Carl Bernstein — Bob Woodward’s old reporting partner — says the tape of Trump admitting to downplaying COVID-19 is worse than Watergate, calling it ‘homicidal negligence’

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President Donald Trump pictured this month and the former Washington Post reporter Carl Bernstein pictured in 2017.
  • The veteran reporter Carl Bernstein, who reported on the Watergate scandal with Bob Woodward, has said his former colleague's revelations about President Donald Trump and COVID-19 are "graver than in Watergate."
  • Woodward recorded the president telling him in February that the novel coronavirus was "deadly" and then telling him in March that he "always" downplayed its impact.
  • Trump reasoned that he did not want to spread panic, and the White House has said he's never lied to the American public.
  • Bernstein on Wednesday accused the president of endangering the health of Americans to further his reelection prospects, framing it as "a kind of homicidal negligence."
  • Visit Business Insider's homepage for more stories.

Carl Bernstein, the veteran journalist best known for his reporting on the Watergate scandal with Bob Woodward, has said his former colleague's tapes of President Donald Trump admitting to downplaying COVID-19 have a "graver" impact than Watergate.

Woodward and Bernstein reported on the series of events in the early 1970s — known collectively as the Watergate scandal — that eventually led to President Richard Nixon's resignation. Now, following recordings made by Woodward for his new book on Trump, "Rage," Bernstein has said the implications are "even graver than in Watergate."

Woodward on Wednesday released a series of recordings of his on-the-record conversations with Trump, which include:

  • One on February 7, in which Trump said he was aware the novel coronavirus was deadlier than severe flus.
  • One on March 19, in which Trump said: "I wanted to always play it down. I still like playing it down because I don't want to create a panic."

You can listen to both recordings here.

In a Wednesday interview with CNN, Bernstein said the tapes were "even more devastating than Nixon's tapes" — referring to audio recordings of conversations in which Nixon and other White House officials discussed covering up the break-in at the Democratic National Committee's offices in the Watergate complex.

"We are listening to the president of the United States on tape deliberately undermining the national security of the United States, the health and well-being of the people of the United States," he added.

"And he's doing this knowingly, in real time. It is the smoking gun of his negligence."

Bernstein also suggested that Trump had sacrificed "thousands and thousands and thousands" of Americans for "his own narrow presidential reelection efforts."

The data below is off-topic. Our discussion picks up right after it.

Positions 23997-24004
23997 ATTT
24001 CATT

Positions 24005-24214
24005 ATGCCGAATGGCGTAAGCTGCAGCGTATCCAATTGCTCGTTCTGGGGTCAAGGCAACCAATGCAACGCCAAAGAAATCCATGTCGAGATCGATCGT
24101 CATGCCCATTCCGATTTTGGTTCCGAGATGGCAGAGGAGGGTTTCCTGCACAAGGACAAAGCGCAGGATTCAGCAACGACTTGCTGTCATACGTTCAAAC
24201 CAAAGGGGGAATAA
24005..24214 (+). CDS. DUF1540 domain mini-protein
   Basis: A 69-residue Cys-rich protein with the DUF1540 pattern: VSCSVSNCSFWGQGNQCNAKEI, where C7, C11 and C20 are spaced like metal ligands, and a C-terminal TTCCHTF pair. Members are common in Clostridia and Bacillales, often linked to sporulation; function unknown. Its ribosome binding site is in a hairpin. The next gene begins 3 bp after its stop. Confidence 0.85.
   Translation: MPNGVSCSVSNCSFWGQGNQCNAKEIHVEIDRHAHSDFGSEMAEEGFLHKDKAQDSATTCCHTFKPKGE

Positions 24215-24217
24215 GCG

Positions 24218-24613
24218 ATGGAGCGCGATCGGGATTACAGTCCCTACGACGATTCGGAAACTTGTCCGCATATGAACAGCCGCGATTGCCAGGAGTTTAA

He called it "a kind of homicidal negligence," adding: "This is one of the great presidential felonies of all time, maybe the greatest."

More than 190,000 Americans with COVID-19 have died, according to data from Johns Hopkins University.

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Bernstein with his former Washington Post colleague Bob Woodward at the head table before the White House Correspondents' Association dinner in Washington, DC, in 2017.

Bernstein called on Republicans to hold the president accountable for the tapes, likening it to when senior Republicans asked Nixon to resign after the Watergate revelations.

"The Republican leadership, including Barry Goldwater ... went to the White House and told Nixon he had to resign, and the facts here are even graver than in Watergate," he said.

Trump has downplayed the dangers of the coronavirus multiple times. For example, on March 7 — weeks after telling Woodward the virus was especially deadly — he was still publicly comparing it to the common flu.

Business Insider has contacted the White House for comment on Bernstein's remarks.

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Trump defended his comments on Wednesday, telling Fox News' Sean Hannity: "I'm the leader of the country, I can't be jumping up and down and scaring people ... I don't want to scare people. I want people not to panic, and that's exactly what I did."

The White House press secretary, Kayleigh McEnany, also told reporters on Wednesday that Trump had never lied to the American public about COVID-19, saying: "The president has always been clear-eyed with the American people."

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